Opinion: Martin Laing heralds the new Oban Times website

Want to read more?

We value our content  and access to our full site is  only available with a  subscription. Your subscription entitles you to 7-day-a-week access to our website, plus a full digital copy of that week’s paper to read on your pc/mac or mobile device In addition your subscription includes access to digital archive copies from 2006 onwards

Just want to read one issue? No problem you can subscribe for just one week (or longer if you wish)

Already a subscriber?

 

Subscribe Now

The most interesting of times
Don’t we live in amazingly interesting times? Well, we at The Oban Times certainly do.

As a self-confessed old-fashioned Luddite of a journalist who started in this business back in the mists of the 1970s – I know, I look older – I’ve seen some astonishing changes.

My early days were in newspapers that were made using ‘hot metal’, when the production facilities were huge, noisy, labour-intensive factories and when newsrooms were smoke-filled, male-dominated areas blighted by the cacophony of countless typewriters being hammered.

Then came the convulsions that heralded the arrival of computers. Industrial disputes wracked newspapers across the whole of Britain as jobs were shed and modern processes were introduced.

And the technology has just gone on developing, bounding ahead in terms of how we gather and present the news today across a number of platforms.

It is only in very recent times that we have seen the advent of the amazing tool that is social media, and how it has come to command people’s lives.
And now – literally today, February 23 – we have our latest development: the new Oban Times website.

Some of you may be a little disappointed that the majority of our content is behind a ‘paywall’ but we believe it represents fantastic value for money as subscriptions are available for as little as 56p per week.

The simple truth is that we value our journalists and our content, and what we do costs money so we cannot give it away for free.

That bargain price, by the way, includes seven-day access to the latest news via the website, and users also have access to a full digital version of the newspaper every Thursday. The site is also fully mobile responsive.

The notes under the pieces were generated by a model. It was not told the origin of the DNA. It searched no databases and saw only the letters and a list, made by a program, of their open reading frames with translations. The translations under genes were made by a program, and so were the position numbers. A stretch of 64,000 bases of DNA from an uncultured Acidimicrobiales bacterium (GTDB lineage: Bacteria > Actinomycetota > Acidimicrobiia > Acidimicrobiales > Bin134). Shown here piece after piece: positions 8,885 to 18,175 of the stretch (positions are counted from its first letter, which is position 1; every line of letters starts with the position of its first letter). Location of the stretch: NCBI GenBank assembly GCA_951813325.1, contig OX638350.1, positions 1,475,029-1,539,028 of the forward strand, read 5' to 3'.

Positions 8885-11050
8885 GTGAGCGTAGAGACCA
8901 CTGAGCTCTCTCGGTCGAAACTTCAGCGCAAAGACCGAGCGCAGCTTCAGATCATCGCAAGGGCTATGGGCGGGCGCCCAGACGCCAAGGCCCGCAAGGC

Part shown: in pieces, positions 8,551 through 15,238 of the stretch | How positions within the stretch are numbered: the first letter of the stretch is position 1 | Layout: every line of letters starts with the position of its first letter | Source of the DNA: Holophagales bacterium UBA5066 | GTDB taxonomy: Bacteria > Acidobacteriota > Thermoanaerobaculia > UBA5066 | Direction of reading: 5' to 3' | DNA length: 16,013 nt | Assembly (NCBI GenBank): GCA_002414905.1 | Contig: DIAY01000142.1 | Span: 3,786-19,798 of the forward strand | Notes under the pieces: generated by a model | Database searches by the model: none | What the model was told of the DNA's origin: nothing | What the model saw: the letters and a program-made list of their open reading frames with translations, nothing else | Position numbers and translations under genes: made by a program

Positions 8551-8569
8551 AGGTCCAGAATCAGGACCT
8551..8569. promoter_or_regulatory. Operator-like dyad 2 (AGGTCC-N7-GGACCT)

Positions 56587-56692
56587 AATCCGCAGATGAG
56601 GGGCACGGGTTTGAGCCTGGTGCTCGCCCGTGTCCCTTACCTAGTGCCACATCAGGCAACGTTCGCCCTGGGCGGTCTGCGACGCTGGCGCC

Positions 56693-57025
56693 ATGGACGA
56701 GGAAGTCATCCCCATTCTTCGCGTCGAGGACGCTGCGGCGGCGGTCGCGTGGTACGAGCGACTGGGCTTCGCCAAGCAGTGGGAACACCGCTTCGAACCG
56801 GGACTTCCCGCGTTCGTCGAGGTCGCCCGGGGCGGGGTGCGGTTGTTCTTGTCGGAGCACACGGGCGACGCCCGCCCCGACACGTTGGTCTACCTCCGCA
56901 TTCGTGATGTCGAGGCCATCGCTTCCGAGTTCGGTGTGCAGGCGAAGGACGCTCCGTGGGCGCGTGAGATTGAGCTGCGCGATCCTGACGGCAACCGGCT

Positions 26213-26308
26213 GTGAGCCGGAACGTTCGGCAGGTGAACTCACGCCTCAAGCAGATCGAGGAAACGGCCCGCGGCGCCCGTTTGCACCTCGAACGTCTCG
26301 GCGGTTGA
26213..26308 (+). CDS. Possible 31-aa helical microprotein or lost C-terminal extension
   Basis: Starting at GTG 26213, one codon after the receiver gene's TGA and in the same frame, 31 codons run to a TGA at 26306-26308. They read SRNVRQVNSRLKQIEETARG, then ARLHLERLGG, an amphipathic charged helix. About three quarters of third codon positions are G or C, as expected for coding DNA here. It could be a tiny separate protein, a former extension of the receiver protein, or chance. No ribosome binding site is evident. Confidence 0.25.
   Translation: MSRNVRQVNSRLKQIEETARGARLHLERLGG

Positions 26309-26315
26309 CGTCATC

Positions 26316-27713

Take a moment to consider this properly. What else can you buy for 56p a week? A packet of crisps? A small packet of sweets?

Come on, even our critics must admit that 56p is cracking value for money. To make the most of our great new website, just go to www.obantimes.co.uk.

Time to join the modern world
There has been a lot of engagement following our story last week that a number of Argyll and Bute councillors have asked members of the public not to post comments on social media – ie, Facebook – but to put pen to paper and write to them instead by ‘snail mail’.

One councillor related an instance where more than 60 comments were posted about problems in Soroba but only one person had written to her with an old-fashioned letter. The councillor added that as soon as she received the letter, she acted by setting up a meeting.

But if she was aware of the problem previously because of social media, why did she not act sooner?

I can certainly sympathise from the narrow perspective of how unpleasant it can be when people are posting sniping critiques online and it true to say that some individuals can be unacceptably vitriolic and use inappropriate language.

But the bottom line is that social media is a modern phenomenon and is not going away any time soon.
It is a huge hit with countless millions of people who communicate in massive numbers as never before. Rather than asking for the bus to stop, maybe these councillors should try to see where it is heading.

Brilliant figures for CalMac
As we report today, CalMac is showing some remarkable figures for its passenger numbers. The ferry operator has recorded more than five million passengers for the first time in 20 years, with the number of cars carried rocketing.

This surge in the number of people travelling on the Clyde and Hebrides ferry routes is due in large measure to the introduction of the Road Equivalent Tariff (RET) which slashed the cost of using CalMac’s boats.

The idea is to make the ferry journeys cost the same as it would to drive the equivalent distance by road.

If there is a downside to this good news, though, it is that some islanders feel a bit swamped during the tourist season. I have some sympathy with that position – and there might need to be infrastructure improvements – but the positives far outweigh the negatives.

Get in touch with your thoughts
Let me know what you think by writing to me at The Oban Times, Crannog Lane, Oban, PA34 4 HB, or by email to mlaing@obantimes.co.uk.